Raja Vidya: The King of Knowledge

Raja Vidya: The King of Knowledge

by His Divine Grace A.C. Bhaktivedanta Swami Prabhupada

The more we know about the ultimate cause, the better we can understand the effects.

Raja-Vidya: The King of Knowledge is a collection of transcribed lectures by Srila Prabhupada on the ninth chapter of the Bhagavad-gita.

In that section of the Gita, Krishna tells Arjuna why He's revealing divine knowledge to him; because Arjuna is free from envy. Srila Prabhupada points out that we can also understand the Bhagavad-gita to the degree we don't resent God's greatness. By knowing God as the source of everything, we can know everything else we need to know; we're spirit and not matter. Loving God is the ultimate goal of life. If we think we're everything, we'll envy God, and the Bhagavad-gita won't make sense to us.

The King of Knowledge suggests practical ways to enhance our self-knowledge and understanding of the Supreme Person. The result of such knowledge is freedom from the anxieties of this temporary, ever-changing world.

Raja Vidya: The King of Knowledge, Paperback

Paperback Edition

  • Paperback; 133 pages; 10.8 x 17.8 (centimeters); 4.25 x 7 (inches)
  • index
  • ISBN: 0-912776-40-4
  • Publisher: The Bhaktivedanta Book Trust; First issue: 1973; Reissue: 1998

Available at the Krishna.com Store

ISBN: 0-912776-40-4
Table of Contents

Chapter 1: Raja-Vidya The King of Knowledge
Chapter 2: Knowledge Beyond Samsara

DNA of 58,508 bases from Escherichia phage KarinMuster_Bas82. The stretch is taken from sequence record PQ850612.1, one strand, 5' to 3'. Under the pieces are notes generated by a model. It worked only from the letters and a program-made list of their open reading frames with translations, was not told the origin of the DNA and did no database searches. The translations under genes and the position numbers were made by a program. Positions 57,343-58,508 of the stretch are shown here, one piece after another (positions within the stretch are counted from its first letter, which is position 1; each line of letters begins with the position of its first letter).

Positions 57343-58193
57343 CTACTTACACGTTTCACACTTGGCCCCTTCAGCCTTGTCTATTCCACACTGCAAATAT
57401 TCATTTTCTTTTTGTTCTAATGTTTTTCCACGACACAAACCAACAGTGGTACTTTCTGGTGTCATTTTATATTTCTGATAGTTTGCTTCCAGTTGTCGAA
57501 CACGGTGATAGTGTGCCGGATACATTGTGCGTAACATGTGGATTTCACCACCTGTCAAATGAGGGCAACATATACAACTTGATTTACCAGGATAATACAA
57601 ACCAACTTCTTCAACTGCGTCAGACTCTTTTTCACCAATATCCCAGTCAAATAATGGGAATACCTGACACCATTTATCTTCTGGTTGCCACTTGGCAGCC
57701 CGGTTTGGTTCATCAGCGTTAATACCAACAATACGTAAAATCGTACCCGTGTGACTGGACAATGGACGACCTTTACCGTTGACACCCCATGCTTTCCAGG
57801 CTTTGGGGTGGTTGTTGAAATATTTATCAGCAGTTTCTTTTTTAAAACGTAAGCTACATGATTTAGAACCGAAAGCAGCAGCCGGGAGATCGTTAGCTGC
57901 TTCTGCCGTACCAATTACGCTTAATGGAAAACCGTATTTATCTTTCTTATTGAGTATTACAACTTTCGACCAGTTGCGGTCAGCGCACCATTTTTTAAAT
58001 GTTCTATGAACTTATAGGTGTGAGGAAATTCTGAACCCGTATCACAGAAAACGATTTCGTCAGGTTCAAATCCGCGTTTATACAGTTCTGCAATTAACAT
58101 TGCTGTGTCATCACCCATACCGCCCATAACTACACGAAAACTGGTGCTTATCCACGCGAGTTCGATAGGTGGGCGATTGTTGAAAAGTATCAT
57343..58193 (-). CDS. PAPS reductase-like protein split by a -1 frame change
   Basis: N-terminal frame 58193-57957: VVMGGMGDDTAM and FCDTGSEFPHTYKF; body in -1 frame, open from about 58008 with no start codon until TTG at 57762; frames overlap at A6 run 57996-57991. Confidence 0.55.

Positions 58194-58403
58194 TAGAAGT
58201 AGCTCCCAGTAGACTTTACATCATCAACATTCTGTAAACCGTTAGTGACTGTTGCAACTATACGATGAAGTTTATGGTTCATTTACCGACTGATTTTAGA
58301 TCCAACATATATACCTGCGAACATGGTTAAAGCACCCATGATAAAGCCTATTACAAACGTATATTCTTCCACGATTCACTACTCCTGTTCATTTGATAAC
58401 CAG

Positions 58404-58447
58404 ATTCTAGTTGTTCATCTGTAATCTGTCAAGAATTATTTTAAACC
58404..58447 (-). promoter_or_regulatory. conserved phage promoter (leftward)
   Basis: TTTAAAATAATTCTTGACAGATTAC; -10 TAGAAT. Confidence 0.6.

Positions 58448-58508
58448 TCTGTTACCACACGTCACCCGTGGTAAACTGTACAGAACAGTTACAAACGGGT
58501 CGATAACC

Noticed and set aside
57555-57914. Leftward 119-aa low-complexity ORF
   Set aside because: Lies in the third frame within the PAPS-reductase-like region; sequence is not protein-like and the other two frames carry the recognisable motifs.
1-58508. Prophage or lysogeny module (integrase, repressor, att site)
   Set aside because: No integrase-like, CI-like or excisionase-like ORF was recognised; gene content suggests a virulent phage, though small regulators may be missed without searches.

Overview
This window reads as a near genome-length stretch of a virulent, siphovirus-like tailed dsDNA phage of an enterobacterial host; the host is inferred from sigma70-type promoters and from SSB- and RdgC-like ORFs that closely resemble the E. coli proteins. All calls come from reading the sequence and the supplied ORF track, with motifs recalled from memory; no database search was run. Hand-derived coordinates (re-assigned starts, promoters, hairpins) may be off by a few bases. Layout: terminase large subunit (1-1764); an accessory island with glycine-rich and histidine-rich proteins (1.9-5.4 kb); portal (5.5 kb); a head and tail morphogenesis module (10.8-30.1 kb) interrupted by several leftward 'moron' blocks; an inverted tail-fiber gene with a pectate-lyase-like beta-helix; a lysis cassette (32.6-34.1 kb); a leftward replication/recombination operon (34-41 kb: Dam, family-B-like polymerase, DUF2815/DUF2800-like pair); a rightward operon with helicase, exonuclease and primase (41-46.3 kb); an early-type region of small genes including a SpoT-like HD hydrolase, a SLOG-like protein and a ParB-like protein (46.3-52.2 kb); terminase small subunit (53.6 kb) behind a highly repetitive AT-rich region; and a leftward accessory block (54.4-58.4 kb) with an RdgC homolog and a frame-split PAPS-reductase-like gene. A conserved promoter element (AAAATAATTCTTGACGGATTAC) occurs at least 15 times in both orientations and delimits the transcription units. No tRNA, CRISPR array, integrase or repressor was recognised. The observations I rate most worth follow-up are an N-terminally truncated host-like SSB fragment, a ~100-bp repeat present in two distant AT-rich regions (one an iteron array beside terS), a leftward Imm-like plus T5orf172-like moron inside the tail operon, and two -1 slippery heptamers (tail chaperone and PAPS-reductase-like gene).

Chapter 3: Knowledge of Krishna’s Energies
Chapter 4: Knowledge by Way of the Mahatmas, Great Souls
Chapter 5 Parampara Knowledge Through Disciplic Succession
Chapter 6: Knowledge of Krishna’s Appearances and Activities
Chapter 7: Knowledge as Faith in Guru and surrender to Krishna
Chapter 8: Action in Knowledge of Krishna


“The Supreme Lord said: My dear Arjuna, because you are never envious of Me, I shall impart to you this most secret wisdom, knowing which you shall be relieved of the miseries of material existence.” (Bg. 9.1)

The opening words of the Ninth Chapter of Bhagavad-gita indicate that the Supreme Godhead is speaking. Here Sri Krishna is referred to as Bhagavan. Bhaga means opulences, and van means one who possesses. We have some conception of God, but in the Vedic literature there are definite descriptions and definitions of what is meant by God, and what is meant is described in one word—Bhagavan. Bhagavan possesses all opulences, the totality of knowledge, wealth, power, beauty, fame and renunciation. When we find someone who possesses these opulences in full, we are to know that he is God. There are many rich, wise, famous, beautiful and powerful men, but no one man can claim to possess all of these opulences. Only Krishna claims to possess them in totality.

bhoktaram yajna-tapasam
suhridam sarva-bhutanam
jnatva mam shantim ricchati

“The sages, knowing Me as the ultimate purpose of all sacrifices and austerities, the Supreme Lord of all planets and demigods and the benefactor and well-wisher of all living entities, attain peace from the pangs of material miseries.” (Bg. 5.29)